Four months ago, after a false start on another corner, Zbigniew Chojnacki set up shop - which is to say a gleaming food cart he calls La Dominique - not far from the flaring nostrils of the dragon that demarcates Drexel's urban campus.
It is not virgin territory, particularly. Within a few blocks of 33d and Market here, lunch trucks and sidewalk trailers serve vegan burgers and shakes, and falafel, and, at Pete's Lil' Lunch Box, what is regarded as an entirely decent BLT.
But Chojnacki is the first with crepes on this stretch, and while he is hardly what you'd call efficient, or quick, or capable of stepping up his production - even when pressed - he has already added a grace note of charm, even of delight, to this prosaic and decidedly un-Ivy block.
He is 55 now, lanky and rawboned in a Lincolnesque way, and meticulous to the point almost of excruciation: He is reluctant, it seems, to let his crepes go.
Still, the fame of his tiny cart has spread: From offices blocks away, orders come in for six, for eight, crepes that are, quite simply, more elegant than you'd have a right to expect of what passes for workaday street food on the sidewalks of Philadelphia.
The crepe-maker smiles a Cheshire smile beneath his jaunty yellow-and-white umbrella, from the window of the cart that he has named for his granddaughter, Dominique.
"I did not want to be," Chojnacki says, "another one with the hot dogs."
This is not, presumably, the trajectory that Chojnacki (HOY-nat-ski) contemplated when he left - "escaped," he says - Poland in 1984 to pursue his craft, jewelry design and figurative ceramic sculpting, most recently in a studio on the wide flank of York Street in Fishtown.
There were very good years. In the juried craft shows he customarily brought home first- and second-place prizes, says his wife, Krystyna, a painter. Wealthy collectors paid well for his work; he has a piece in the permanent collection of the Smithsonian's Renwick Gallery.
But the recession came early to his part of the art world. Two years ago, sales began slumping. Among his cohorts, he has seen it happen before: In the late '80s, when the economy tanked around Los Angeles, he watched a migration of artist friends to cheaper digs in an out-of-the-way town called Santa Fe.
Look at what that inspired, he tells me over a glass of red wine in his 1863-vintage Fishtown living room, converted to a gallery for Krystyna's paintings and the sober figures he low-fires to produce on their surface a crackled, raku glaze.
A younger generation of artists may be discovering Philadelphia's warehouse flats. But this time around, Chojnacki says, "already six of my friends have moved to Hannibal [Missouri], the town where Mark Twain was born."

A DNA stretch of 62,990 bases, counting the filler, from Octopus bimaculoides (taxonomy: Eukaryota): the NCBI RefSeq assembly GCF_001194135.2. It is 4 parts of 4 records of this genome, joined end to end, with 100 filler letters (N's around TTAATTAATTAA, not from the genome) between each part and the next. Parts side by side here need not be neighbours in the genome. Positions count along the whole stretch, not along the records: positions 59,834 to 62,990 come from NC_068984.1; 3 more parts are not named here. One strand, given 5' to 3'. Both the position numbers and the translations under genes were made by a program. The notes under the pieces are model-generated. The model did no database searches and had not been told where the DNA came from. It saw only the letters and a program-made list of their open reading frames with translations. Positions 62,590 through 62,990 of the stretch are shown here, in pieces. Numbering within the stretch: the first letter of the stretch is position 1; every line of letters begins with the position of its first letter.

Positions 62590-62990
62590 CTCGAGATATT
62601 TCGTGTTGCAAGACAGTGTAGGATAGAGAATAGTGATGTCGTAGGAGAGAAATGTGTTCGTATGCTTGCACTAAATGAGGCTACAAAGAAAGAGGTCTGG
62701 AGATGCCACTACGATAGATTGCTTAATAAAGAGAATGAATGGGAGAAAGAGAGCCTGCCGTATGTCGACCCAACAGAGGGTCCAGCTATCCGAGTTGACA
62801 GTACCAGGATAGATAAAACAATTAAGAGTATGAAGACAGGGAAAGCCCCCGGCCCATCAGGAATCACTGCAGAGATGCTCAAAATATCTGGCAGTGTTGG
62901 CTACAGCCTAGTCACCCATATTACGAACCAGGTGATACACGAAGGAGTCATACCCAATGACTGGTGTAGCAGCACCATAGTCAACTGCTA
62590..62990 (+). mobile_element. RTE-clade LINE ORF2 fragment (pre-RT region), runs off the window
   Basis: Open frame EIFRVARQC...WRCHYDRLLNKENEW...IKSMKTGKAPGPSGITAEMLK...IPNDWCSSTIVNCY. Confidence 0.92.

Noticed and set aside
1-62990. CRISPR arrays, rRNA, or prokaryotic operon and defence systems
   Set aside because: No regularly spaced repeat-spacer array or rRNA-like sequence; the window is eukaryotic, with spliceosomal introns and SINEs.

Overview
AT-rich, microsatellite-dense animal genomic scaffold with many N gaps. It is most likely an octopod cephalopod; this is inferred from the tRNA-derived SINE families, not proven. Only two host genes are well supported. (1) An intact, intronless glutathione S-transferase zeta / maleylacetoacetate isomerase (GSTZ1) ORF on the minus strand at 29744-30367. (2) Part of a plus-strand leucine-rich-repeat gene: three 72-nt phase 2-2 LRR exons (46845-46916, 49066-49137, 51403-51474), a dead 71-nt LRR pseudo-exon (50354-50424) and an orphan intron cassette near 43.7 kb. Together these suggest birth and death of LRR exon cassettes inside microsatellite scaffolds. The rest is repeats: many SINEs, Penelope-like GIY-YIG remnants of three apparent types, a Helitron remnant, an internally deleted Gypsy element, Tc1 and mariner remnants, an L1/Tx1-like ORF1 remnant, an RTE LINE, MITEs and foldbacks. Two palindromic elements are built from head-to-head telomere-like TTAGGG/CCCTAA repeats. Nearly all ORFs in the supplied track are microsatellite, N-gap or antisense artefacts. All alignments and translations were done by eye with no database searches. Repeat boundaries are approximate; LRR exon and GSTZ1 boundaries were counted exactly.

When he told one of them that he'd bought a food trailer, she was startled. She'd bought one herself, she said.
Just in case.
Zbigniew Chojnacki made crepes with his mother as a child. So that seemed like a good idea when the art market slowed down: Crepe carts were few and far between.
He did not realize, nor did Krystyna, how much work would be involved: She shops for the no-hormones chicken (for the coconut chicken stuffing) and the free-range eggs (for the breakfast crepes) and picks up the plum butter imported from Poland (for the sweet crepes).
In the evenings she makes the eggy batter.
Zbigniew gets the coffee ready each morning, stocks the boxes, then in the evening cleans the grill and shines up the cart with cloths. He is not finished, often, until 11 p.m.
He cannot even look at the sculpture, Krystyna says: "This is full time. It is a lot of work."
In the cart, he moves tentatively, at his own deliberate pace. The batter is poured, and smoothed, then toasted parchment crisp and palomino tan, and spatulaed off.
The veggie crepe is layered with creamed spinach, then green pepper, zucchini and broccoli that is grilled to order, then marinated artichokes the color of ivory, and finally grated parmesan cheese.
The dessert crepes take less time. But in the end they, too, are five-dollar works of street art, one favorite rendition stuffed with an airy whip of lush, homemade raspberry cream and shavings of dark Belgian chocolate.
But Chojnacki cannot leave well enough alone. And it is after he has folded the packet, or the sweet triangle, that you will be required to wait - and watch - a little longer: The ship is not ready to sail. Not yet.
Each is topped with his equivalent of a wax seal, the berry slice and Nutella, a swirl of his signature cognac sauce and sprinkle of peanut praline. They are not merely crepes, now. They are autographed copies of crepes, set in their containers as gently as you set a baby in a cradle.
From Drexel's glassy-faced law school, he is easily visible. From the Hagerty Library next door, a librarian who watches him daily from her window has found herself waking up some mornings craving his crepes.
He thinks that maybe his trailer can be the avant-garde, bringing a new flavor to Market Street even as his compadres from Los Angeles brought something new to Sante Fe.
Maybe he has not quit the art fray, after all, so much as reimagined the canvas - and with it an afternoon on a sidewalk in the city when it is treated to a brief moment of tenderness.